prospects.

Knowing the interests of the individuals within a
household, or the number of communication "appliances" in that house and the
location of each, will allow operators to craft marketing messages specifically for those
individuals.

Knowing the ethnic roots, the psychographic makeup, or the
political disposition of a person will allow a company to touch "hot buttons" in
ways that no mass-media-delivered message ever could.

Knowing a person's past actions -- those as overt as
purchasing a television or as subtle as a mouse click -- will allow media companies to
eventually develop brand names, product lines and entire divisions based on defined and
demonstrated consumer behavior.

We are indeed standing at the dawn of a new age -- an era
in which information will become currency as precious and spendable as any that we've ever
known.

THE DREADED 'D' WORD

Of course, what good is information without an effective
database through which to manage it?

For years, cable operators tried to mine their
billing-system databases for a mother lode of new basic and/or premium customers, but they
often came up with nothing more to show for their efforts than a lot of wasted time and
money. As a result, database marketing became the dreaded "D" word among cable
operators.

But that was back when operators were selling a handful of
analog products to a captive marketplace. It was also back when the amount of information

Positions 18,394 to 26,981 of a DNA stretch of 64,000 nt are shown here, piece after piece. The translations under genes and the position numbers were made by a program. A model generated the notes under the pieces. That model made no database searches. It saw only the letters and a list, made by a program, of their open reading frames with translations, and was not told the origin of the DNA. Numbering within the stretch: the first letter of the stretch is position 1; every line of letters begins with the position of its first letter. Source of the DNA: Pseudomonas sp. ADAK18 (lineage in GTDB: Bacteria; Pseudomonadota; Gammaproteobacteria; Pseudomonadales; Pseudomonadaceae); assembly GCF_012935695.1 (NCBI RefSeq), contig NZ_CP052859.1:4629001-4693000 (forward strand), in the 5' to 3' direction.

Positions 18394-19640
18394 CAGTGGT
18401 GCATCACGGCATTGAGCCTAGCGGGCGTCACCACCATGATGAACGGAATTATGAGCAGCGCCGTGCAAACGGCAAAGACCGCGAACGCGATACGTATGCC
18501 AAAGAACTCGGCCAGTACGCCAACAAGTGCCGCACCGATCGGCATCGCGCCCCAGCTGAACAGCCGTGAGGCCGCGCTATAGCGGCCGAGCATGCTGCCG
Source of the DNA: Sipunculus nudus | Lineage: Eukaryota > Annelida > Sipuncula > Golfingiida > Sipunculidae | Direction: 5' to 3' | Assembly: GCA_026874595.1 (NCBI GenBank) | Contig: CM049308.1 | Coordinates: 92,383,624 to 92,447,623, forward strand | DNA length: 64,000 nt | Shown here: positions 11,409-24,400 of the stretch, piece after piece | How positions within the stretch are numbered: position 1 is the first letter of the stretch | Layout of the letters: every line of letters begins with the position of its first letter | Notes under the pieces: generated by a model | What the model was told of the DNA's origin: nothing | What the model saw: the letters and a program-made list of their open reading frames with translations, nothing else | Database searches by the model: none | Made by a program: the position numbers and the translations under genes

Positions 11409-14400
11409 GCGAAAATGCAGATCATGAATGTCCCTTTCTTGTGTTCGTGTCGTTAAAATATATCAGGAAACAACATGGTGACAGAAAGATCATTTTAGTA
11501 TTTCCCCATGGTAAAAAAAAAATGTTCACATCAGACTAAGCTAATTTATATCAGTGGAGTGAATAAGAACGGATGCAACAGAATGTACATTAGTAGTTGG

available on potential customers was limited to a few very broad, nonspecific
categorizations. And it was back when cable operators' expectations were framed in the
context of their historic, unprecedented and exponential growth -- not in the context of
today's competitive marketplace.

This is a new day and age. Today, the products being
developed by this industry are as sophisticated as the data-management tools that
marketers have at their disposal, and they are as varied and complex as the marketplace
for which they've been created.

Cable marketers can no longer just open their doors and
sell "bottom up" or "top down" through an array of programming tiers.
They now have to creatively package analog and digital video, voice, data and more, and
they must market those services in a cost-effective manner.

Central to this will be a thorough understanding of the
power of information -- the effective use of the company's database and quality targeted
marketing.

ENTER CTAM … GUARANTEED

For more than 10 years, the day before the Western Show was
a date on which CTAM explored the many potential new revenue streams that the industry had